Dan Yr Ogof was discovered in 1912 by two farmers the “Morgan Bros”. They found the caves by accident while trying to find the source of the river that has always flowed from the Dan Yr Ogof entrance. This water was vital to the farm for human drinking water, and also for watering all the animals they kept.
The Brothers first went in to the caves entrance in June 1912 equipped only with candles, and a rope. After a short period of exploring in the river entrance they suddenly entered large cave passageways. With no map to follow they simply drew arrows in the sand on the floor, pointing in the direction they had just come from.
Later on in their travels through the caves they encountered huge underground lakes, and to cross them they used a Welsh coracle. The first use of a coracle for cave exploration! On their explorations they crossed numerous lakes, even climbing waterfalls to further their exploration.
The Morgan Bros were keen photographers, and their black and white pictures were some of the first to be taken in Welsh caves.
Following their discovery they then started to take “tourists” underground.
Tourists in those days were expected to wade through icy cold water, and still keep their candle alight as they went round exploring the passageways. This new source of income was soon more important than the farming side, and the Morgan Bros were probably one of the first to diversify from farming in to tourism.
In 1937 the Morgan’s started to really develop the caves following a fact finding mission to Cheddar. Dan Yr Ogof was slowly transformed in to a traditional showcave with concrete pathways, safety rails, and was lit up by a hydro electric plant brought over from France. The first time a cave had been illuminated by water power in Britain.
However, in 1939 World War Two started and the army took over the caves for the entire war period. Thousands of tons of explosives were stored in the caves, along with art treasures from all over Britain. In fact two armed guards were on duty at the site for the entire war period.
After the war the original Morgan’s were elderly, and development stalled for many years. It was not until 1964 that the site took off again under the directorship of younger members of their family. In the following years, the necessary facilities to make a visitor centre were added – Coffee Shop and Souvenir Shop. Hand in hand with these developments came additions to the visitor experience –
• 2 new caves were opened to the public – Cathedral Cave and Bone Cave.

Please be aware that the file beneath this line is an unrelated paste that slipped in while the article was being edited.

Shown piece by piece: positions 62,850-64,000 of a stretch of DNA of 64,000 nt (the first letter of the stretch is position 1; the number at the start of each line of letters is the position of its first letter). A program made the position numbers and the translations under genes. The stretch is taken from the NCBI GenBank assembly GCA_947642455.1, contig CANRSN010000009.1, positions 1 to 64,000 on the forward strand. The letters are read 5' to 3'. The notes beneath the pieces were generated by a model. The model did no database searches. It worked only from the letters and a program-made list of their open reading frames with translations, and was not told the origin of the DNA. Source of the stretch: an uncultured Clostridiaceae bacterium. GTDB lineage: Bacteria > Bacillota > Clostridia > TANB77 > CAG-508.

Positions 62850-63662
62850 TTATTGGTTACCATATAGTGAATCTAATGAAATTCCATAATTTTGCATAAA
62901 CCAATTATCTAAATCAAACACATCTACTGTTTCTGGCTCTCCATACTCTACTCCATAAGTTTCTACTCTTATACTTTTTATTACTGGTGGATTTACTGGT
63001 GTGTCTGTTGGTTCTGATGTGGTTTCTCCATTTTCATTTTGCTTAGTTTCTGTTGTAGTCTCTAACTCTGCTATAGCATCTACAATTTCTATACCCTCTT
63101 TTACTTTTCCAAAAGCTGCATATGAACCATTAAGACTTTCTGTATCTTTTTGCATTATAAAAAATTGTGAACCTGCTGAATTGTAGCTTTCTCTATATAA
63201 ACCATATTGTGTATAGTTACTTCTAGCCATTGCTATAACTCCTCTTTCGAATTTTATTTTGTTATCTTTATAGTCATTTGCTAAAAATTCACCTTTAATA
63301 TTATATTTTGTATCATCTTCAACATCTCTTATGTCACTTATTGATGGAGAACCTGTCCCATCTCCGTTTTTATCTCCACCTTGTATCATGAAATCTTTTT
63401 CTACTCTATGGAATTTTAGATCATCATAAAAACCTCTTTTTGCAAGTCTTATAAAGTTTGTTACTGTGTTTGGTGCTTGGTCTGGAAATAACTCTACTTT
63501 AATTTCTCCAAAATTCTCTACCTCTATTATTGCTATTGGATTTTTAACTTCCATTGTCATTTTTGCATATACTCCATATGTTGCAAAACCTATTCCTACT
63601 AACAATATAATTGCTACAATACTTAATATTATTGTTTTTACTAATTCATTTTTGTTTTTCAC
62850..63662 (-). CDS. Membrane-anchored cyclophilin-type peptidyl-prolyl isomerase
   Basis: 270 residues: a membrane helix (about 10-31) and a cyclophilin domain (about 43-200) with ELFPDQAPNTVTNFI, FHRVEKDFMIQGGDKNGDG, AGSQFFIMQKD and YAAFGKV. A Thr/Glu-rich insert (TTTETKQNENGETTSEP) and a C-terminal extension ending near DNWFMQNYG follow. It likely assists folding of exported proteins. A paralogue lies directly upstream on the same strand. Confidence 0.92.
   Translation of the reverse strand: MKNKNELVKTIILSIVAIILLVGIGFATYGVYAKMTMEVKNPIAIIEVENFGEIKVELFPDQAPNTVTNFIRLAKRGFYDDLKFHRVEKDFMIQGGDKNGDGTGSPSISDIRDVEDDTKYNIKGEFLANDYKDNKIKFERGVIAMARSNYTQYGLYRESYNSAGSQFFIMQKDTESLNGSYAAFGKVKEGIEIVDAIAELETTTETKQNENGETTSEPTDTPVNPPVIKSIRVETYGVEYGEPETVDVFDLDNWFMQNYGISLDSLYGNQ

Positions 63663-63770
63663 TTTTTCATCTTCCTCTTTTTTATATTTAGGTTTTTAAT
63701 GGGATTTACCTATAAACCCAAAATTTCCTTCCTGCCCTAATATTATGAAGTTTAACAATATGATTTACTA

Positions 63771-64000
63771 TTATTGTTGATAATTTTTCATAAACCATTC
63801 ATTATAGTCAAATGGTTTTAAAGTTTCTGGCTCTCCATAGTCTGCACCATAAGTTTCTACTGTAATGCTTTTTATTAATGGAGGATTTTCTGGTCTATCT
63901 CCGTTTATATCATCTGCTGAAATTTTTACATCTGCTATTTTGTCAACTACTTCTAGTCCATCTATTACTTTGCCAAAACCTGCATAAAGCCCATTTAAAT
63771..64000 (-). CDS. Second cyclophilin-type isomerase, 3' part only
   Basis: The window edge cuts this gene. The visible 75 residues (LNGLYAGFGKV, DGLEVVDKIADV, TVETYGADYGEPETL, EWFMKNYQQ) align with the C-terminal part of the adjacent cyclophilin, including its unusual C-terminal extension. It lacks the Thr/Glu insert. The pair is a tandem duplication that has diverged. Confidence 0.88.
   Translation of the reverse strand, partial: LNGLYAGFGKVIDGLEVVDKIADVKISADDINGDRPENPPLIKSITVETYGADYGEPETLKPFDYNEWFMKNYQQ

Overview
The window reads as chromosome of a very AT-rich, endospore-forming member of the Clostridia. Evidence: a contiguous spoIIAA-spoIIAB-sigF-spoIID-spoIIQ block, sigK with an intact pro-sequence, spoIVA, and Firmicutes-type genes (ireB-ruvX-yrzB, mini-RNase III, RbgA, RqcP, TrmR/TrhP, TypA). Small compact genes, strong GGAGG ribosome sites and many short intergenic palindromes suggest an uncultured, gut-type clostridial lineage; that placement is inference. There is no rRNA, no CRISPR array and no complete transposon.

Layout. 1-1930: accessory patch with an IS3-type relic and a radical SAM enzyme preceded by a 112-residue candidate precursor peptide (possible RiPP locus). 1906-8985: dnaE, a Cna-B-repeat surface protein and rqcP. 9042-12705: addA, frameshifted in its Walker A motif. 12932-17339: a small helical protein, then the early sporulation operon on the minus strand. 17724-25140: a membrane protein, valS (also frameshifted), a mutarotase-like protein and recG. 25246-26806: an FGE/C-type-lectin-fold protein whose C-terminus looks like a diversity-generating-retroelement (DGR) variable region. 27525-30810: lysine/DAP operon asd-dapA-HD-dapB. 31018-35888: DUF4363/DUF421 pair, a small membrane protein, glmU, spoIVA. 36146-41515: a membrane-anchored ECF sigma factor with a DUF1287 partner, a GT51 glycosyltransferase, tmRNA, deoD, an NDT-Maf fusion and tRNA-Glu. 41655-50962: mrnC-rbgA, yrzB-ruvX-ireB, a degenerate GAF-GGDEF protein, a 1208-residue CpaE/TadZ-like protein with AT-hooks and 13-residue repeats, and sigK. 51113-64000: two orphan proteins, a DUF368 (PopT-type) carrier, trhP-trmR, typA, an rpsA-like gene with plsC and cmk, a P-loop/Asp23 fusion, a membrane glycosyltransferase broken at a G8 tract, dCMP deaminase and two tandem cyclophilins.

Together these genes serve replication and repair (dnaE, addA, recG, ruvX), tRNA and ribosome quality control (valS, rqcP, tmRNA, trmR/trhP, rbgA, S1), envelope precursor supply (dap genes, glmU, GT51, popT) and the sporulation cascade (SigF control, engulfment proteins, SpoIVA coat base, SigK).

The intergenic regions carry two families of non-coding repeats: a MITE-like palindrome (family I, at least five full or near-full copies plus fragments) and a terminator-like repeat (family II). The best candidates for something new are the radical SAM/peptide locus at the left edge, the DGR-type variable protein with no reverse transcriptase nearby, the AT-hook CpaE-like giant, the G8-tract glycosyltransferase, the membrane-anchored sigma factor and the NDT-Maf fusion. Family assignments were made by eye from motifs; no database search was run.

• The first life-sized dinosaur models arrived on site in 1977, today we have over 200 models on site making us on one of the largest dinosaur parks in the world!
• A caravan and tenting area has been added to the site.
• Self catering accommodation has been created, with 16 units situated on the hillside over-looking the Upper Swansea Valley. Activities associated with this development include a dry ski slope, heated indoor swimming pool, crazy golf course and tennis course.
• In the early 1990s the Shire Horse Centre was added to the list of attractions available to visitors, this area alone now includes 2 large indoor play areas, the magnificent Shire horses who we now breed, the amazingly friendly farmyard animals, and the tableau scenes showing how the Morgan Bros. farmed the land back in Victorian times.
• The magnificent Cathedral Cave also hosts weddings, over 200 couples have now said “I do” with us.
• Ancillary attractions such as our recreated Iron Age Farm, Fossil House, and Stone Circles add to the overall visitor experience.
• You can visit Father Christmas in Wales’ only natural underground grotto during the month of December – over 5,000 school children per annum have during the last 10 years!
• The site has been designated a Site of Special Scientific Interest and a National Nature Reserve.
• Today the caves are the largest Showcaves complex in Northern Europe, and are still run by descendants of the original Morgan family. • Using modern technology we are updating our hydro-electric generating ability. On completion of this project (October 2011), we will be able to generate enough electricity on site to accommodate all of our needs – making us a carbon neutral visitor attraction, the only attraction in the UK able to claim this!
The site employs 60+ directly, all of whom are involved in the day to day running of the site.
Four of the full time staff are Directors of the company who have worked their way up from part time positions.
Currently the visitor attraction attracts 85,000 visitors per annum
12,000 school children visit the caves FREE of charge thanks to a sponsorship arrangement between the Countryside Council for Wales and the National Showcaves Centre for Wales.
Nearly 1,000 light bulbs are used to light the underground passageways.
The natural cave formations grow at the rate of 1 cubic millimetre every 10 years!
The entire length of the explored cave system is over 12 miles long.
Three students have gained doctorates from work related to the caves.